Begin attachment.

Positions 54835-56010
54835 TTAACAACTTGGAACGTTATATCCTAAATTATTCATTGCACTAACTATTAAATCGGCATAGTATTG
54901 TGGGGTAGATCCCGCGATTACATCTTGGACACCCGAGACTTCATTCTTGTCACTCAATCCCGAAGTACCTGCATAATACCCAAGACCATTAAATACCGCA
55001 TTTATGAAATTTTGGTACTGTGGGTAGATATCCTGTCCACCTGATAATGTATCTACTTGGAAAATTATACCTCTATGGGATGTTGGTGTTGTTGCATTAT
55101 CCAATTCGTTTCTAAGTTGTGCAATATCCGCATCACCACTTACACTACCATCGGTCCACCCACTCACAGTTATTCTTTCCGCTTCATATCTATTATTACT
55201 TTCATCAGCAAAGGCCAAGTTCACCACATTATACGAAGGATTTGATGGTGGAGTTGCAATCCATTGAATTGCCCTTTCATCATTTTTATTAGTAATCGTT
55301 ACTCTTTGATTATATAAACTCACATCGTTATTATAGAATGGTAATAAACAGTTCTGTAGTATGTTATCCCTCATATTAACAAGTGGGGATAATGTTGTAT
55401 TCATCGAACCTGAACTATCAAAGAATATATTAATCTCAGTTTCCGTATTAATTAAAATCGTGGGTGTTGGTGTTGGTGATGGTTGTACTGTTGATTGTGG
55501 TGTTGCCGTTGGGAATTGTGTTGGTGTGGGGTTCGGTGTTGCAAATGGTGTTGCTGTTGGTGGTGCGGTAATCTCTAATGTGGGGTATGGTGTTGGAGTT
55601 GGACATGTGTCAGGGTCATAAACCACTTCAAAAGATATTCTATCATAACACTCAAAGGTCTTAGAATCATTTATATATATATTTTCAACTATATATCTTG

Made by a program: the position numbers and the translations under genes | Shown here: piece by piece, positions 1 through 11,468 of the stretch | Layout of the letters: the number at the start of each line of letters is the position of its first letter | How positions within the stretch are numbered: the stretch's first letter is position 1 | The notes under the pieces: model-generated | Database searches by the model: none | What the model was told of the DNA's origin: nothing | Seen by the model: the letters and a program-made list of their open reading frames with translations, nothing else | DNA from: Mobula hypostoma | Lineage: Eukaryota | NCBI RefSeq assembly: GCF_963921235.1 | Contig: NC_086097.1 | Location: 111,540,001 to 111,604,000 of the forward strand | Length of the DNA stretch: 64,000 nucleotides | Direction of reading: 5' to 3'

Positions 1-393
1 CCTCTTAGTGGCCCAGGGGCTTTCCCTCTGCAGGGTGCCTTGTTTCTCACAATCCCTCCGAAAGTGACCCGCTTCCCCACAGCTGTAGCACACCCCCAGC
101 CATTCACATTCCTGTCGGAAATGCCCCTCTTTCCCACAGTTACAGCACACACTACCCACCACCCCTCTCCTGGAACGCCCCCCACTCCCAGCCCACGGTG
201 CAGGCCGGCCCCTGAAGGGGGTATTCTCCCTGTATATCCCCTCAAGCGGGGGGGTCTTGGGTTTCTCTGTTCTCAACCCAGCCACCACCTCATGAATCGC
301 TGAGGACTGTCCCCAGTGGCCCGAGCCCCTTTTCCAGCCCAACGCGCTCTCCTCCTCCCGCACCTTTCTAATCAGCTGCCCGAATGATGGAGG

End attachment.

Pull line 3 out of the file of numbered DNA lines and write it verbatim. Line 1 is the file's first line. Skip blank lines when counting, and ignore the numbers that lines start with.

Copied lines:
54901 TGGGGTAGATCCCGCGATTACATCTTGGACACCCGAGACTTCATTCTTGTCACTCAATCCCGAAGTACCTGCATAATACCCAAGACCATTAAATACCGCA